From 1976-96, Harvard Square pedestrians entered the Phone-a-Poem installation, dialed, and heard poems read by Allen Ginsberg, Anne Waldman and others recorded on an answering machine.
A Harvard Law School Library Exhibit demonstrates America's appetite for tawdry and salacious crime, long before O.J. or Oscar.
Library's New Page Delivery Service Optimizes Tablet Display
Read about the Harvard Library's tablet version of the Page Delivery Service, designed to provide significant benefits to Harvard's researchers.
Valentine's Day in the Harvard Library Collection
"Be mine, you nasty and ugly and crabbed old scold," states a rare 19th century hand-drawn valentine--explore (and enjoy!) Valentine’s Day through the Harvard Library collection.
The Emancipation Proclamation Now
On the 150th anniversary of the Emancipation Proclamation, read about its ongoing impact and the rare miniature version, printed for freed slaves, in the Houghton Library collection.
A Remembrance of Things Proust
Read about a semester-long exhibit at Houghton Library, "Private Proust: Letters and Drawings to Reynaldo Hahn," on the 100th anniversary of the publication of Proust's Swann's Way.
Harvard Film Archive Films Now Searchable Through Library Catalog
The majority of the Harvard Film Archive's records--representing more than 23,000 films and videotapes--are now searchable through the Harvard Library catalog, HOLLIS.
Harvard-Yenching Library Joins Borrow Direct
More than 400,000 items from the Harvard-Yenching Library collection are now accessible to Harvard's Borrow Direct partners, in addition to the approximately 6.5 million items from Harvard's collections previously made available to Borrow Direct partners.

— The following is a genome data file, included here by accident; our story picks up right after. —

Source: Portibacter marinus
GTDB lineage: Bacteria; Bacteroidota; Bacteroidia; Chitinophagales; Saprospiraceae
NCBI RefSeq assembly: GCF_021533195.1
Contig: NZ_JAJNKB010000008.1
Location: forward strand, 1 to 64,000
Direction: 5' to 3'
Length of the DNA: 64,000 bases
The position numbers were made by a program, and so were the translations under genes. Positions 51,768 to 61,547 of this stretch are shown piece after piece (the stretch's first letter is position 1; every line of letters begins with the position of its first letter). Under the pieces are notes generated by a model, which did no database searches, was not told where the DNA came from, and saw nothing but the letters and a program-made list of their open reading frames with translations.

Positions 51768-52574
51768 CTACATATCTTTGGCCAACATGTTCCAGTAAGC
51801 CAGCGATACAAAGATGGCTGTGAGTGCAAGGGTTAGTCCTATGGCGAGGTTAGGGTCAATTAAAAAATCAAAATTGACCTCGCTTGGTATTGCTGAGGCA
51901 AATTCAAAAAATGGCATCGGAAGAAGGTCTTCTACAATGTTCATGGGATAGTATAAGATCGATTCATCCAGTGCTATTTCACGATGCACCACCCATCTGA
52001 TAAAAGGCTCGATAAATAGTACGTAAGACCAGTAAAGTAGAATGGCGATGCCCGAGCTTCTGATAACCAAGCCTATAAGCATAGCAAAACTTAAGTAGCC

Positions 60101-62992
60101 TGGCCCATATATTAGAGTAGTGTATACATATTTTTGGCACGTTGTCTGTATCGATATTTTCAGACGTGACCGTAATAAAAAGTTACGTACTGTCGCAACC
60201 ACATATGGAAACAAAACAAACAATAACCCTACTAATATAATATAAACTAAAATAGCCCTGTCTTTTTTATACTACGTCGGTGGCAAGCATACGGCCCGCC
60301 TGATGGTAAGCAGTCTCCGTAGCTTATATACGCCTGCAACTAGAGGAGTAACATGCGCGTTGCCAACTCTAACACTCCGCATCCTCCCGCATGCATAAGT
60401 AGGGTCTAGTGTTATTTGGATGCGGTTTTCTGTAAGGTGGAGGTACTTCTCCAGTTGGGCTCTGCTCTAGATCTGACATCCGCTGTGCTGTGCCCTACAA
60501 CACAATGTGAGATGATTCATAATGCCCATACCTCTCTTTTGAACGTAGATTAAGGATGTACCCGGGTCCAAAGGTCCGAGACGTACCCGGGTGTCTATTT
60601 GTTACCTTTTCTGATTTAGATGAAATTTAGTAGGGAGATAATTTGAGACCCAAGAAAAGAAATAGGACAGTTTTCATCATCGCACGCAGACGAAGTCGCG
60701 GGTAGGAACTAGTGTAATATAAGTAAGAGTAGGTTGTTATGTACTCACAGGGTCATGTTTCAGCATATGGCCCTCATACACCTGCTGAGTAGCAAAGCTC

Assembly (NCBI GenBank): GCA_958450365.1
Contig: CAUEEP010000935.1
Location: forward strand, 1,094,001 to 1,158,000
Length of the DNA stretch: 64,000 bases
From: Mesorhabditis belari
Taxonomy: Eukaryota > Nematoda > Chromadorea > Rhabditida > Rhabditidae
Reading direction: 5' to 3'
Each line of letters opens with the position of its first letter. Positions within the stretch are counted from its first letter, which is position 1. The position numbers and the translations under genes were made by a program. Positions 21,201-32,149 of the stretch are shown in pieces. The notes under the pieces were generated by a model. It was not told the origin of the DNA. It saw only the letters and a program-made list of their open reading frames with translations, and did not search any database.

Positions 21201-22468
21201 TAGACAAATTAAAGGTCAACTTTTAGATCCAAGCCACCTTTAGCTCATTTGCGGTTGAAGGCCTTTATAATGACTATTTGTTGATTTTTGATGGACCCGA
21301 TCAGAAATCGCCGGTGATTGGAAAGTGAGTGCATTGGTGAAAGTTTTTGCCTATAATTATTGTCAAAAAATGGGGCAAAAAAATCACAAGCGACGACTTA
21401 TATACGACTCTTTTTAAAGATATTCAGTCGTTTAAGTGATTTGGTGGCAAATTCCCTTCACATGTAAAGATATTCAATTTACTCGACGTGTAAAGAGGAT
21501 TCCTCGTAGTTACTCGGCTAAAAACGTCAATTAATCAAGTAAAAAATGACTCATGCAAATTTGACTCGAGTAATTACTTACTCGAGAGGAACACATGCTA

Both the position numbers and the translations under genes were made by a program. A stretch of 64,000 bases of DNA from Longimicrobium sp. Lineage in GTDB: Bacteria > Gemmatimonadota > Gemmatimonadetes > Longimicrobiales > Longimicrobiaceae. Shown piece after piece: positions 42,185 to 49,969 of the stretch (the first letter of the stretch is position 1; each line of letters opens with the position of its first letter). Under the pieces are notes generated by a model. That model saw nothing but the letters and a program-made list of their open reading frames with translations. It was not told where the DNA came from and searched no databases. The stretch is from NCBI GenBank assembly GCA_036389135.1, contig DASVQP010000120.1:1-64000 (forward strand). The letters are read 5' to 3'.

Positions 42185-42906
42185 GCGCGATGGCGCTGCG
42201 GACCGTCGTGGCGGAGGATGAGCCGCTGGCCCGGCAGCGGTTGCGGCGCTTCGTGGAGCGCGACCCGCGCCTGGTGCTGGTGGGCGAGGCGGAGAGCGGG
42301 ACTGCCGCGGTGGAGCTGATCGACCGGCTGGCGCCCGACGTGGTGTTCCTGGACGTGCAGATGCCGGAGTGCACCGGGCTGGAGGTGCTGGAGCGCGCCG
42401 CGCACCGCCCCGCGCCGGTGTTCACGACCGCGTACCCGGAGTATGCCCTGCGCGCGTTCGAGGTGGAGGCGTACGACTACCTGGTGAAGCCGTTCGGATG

Note Taking in a Clickable Age
Read about the Take Note Symposium, which included tours to see items in several Harvard libraries.
Girls Who Rock Out
"She likes death metal and bunnies at the same time." Read about Girls Rock!, a documentary that follows girls attending the Girls Rock Camp, screened at a Schlesinger Library Movie Night.
Library Lab Puts on a Show
Read about the Harvard Library Lab's Showcase, a campus-wide exhibition of 28 Library Lab projects that make original contributions to the way libraries work.
Battle Cries of Freedom
Read an article about a Countway Library Center for the History of Medicine exhibit that explores how the Civil War challenged paradigms of death, medicine and mourning.
Libraries Re-Imagined: Harvard Opens a Pop-Up Labrary in Cambridge
BostonInno stops by the Labrary, a pop-up storefront space that explores how innovations in design can help libraries evolve.
The Publishing Industry Isn't Doomed
Fast Company quotes University Librarian Robert Darnton on the democratization of publishing.
A Place to Put All Those Curiosities
The New York Times reviews an exhibit at New York's Grolier Club which features several items from the Houghton Library collection.
Cookbooks Echo with the Wisdom of Chefs Past
The New York Times writes about marginalia in cookbooks, inlcuding those of Julia Child in the Schlesinger Library collection.
Read about a Harvard Wintersession boot camp for faculty, students and librarians focused on using new media in research, teaching and learning.
The Rise, Ruin of a China Trader
Read about a Baker Library online exhibit on the earliest days of the China trade and the successes and ultimate failure of a New England trader.
Santo Domingo Collection Chronicles Cultural Backdrop of Sex, Drugs
The Santo Domingo Collection at Harvard features art, literature and popular culture artifacts related to achieving altered states of mind.
Chronicle: Harvard Library Innovation Lab
Harvard’s Library Innovation Lab projects featured in the Chronicle of Higher Education.
Harvard to Contribute Special Collections Materials to Digital Public Library of America
The Harvard Library plans to share several collections with the Digital Public Library of America (DPLA)—becoming the first DPLA content hub.
The Art of Saving Art